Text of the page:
In 2005, Anthony Harmetz stood atop a cliff of career change. His successful rise over the previous decade from technical writer to National Director of Training at Bally Total Fitness was coming to an end, thanks to the fitness center giant’s slowly failing business and looming bankruptcy filing. Realizing all his training contacts were in other parts of the country, he joined our local ATD chapter, hoping to become part of a training community as he prepared for a job search.
Anthony recalls attending a few meetings, but wasn’t satisfied with how quickly or deeply his relationships were developing. He needed to build bridges fast. He decided to volunteer.
Rich Wong, who was President-Elect of ATD-OC at the time, suggested Anthony contribute to an upcoming Total Trainer program. The last cohort had just graduated and there was a small team who had committed to immediately taking the lessons learned in that course into the next offering. Game for the challenge, Anthony went to the first project management meeting. He fondly recalls what followed as a “trial by fire.”
“The decision to launch the next session was sudden, so little was in place. The course was starting in two weeks, no participants were enrolled, various presenters weren’t returning, we had all sorts of enhancements to include—and none of the project team members (especially me!) understood what was necessary to make the program work,” Anthony recounts. He quickly found himself in the familiar role of project manager and got to work. Twelve weeks later, the program was a success, and Anthony “suddenly had close relationships with all the people on the project team, many of the facilitators, and a number of the program participants.”
For his efforts, Anthony was also awarded “ATD-OC Rookie of the Year,” a recognition that was all the more meaningful as his job at Bally officially ended a few weeks after receiving the award, and his job search began in earnest. His ATD-OC relationships couldn’t have come at a better time.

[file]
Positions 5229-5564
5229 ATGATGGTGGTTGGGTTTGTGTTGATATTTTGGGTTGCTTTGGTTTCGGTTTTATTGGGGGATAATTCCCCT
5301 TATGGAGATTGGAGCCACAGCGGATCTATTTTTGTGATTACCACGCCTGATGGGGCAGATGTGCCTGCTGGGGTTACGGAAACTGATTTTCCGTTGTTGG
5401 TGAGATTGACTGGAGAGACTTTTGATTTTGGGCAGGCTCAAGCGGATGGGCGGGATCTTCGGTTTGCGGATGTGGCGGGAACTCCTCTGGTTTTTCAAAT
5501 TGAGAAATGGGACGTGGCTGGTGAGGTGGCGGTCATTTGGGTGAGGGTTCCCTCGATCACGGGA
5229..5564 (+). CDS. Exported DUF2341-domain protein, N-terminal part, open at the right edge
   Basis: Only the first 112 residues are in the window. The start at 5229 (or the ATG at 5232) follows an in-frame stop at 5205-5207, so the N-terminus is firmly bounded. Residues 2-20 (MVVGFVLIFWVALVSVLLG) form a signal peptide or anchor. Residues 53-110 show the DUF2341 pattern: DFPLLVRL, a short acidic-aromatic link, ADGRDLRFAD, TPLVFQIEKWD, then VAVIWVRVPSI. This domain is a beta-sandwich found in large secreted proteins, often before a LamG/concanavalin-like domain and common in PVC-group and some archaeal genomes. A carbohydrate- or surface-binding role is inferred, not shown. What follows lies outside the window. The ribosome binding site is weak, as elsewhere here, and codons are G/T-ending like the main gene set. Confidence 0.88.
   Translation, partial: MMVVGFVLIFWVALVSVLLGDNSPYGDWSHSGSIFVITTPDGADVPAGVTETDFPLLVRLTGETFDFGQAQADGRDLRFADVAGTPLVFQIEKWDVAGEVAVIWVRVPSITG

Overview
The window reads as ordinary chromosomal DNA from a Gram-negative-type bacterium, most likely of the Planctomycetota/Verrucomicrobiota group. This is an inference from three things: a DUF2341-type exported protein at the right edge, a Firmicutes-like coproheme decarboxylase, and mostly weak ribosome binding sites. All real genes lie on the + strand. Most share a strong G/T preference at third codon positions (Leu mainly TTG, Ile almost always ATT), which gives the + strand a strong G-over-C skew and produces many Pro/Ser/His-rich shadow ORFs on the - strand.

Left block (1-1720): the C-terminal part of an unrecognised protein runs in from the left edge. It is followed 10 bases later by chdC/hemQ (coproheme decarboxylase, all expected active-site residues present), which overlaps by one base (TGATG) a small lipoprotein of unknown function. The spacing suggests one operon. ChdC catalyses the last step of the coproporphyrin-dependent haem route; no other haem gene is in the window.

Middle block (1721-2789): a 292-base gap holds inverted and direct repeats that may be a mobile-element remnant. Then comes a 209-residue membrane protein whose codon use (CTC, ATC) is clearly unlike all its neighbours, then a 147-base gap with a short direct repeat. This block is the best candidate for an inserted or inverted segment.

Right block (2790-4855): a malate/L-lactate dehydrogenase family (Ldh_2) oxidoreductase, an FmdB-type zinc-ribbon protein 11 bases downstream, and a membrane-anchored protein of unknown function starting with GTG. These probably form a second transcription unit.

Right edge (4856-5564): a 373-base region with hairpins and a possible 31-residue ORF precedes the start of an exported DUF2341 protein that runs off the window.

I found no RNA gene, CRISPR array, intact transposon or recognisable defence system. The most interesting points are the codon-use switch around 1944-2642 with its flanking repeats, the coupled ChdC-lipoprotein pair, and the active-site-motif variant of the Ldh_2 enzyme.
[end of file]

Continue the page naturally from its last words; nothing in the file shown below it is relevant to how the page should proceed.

He remembers attending a chapter event for the Career Counseling Special Interest Group and talking with the career coach, Tom Porter, sharing how dispirited he was after each interview, especially the ones that had gone well. He’d like the people, the job, and the company, but feel a pit in his stomach as he contemplated working there. “Tom told me, ‘What you’re feeling’s natural. You’re like someone who’s just gotten a divorce—and you’re not ready to get married again.’ That clicked for me,” Anthony recalls. “So I asked, ‘What should I do?’ His answer: ‘You date.’”
Thus, began a series of short-term consulting projects, during which Anthony discovered he enjoyed the consulting business. He soon decided to commit to consulting full-time.
But he didn’t stop volunteering with ATD-OC. In 2007, he oversaw the Continuing Education department; the following year, he served as the chapter’s CFO; and the year after that, he was selected as President-Elect.
The benefits of volunteering have been substantial. “Not only have I developed the community I was looking for, but I’ve also found sub-contractors who’ll help me on my consulting gigs, people I can call on to learn best practices, opportunities to try out new skills in a supportive environment (believe me, no one is ever going to make me CFO of a for-profit organization), and an avenue for working on passion projects,” he says. Additionally, over the years, his consulting clients have come through his network—a combination of people he knows from Bally, from school...and from ATD-OC.
Anthony loved Bally and his time there, but part of his excitement about ATD-OC was migrating from an environment where people didn’t always understand training and weren’t always great at managing people (sound familiar to anyone?) to a Shangri-la of like-minded people who understood the importance of talent development. He calls ATD-OC a “friendly oasis.”
Based on what Anthony has accomplished as a volunteer, the feeling is mutual. In reading an early draft of this interview, a current board member commented, “I imagine if we were to include every dang thing he’s done, this article would be much too long.” Anthony’s contributions to the Total Trainer program alone—which he has managed off and on during his tenure, growing it from a single program to a two-program curriculum, and now exploring the option of adding a third component—speak of his enduring commitment, all while operating a successful consulting business.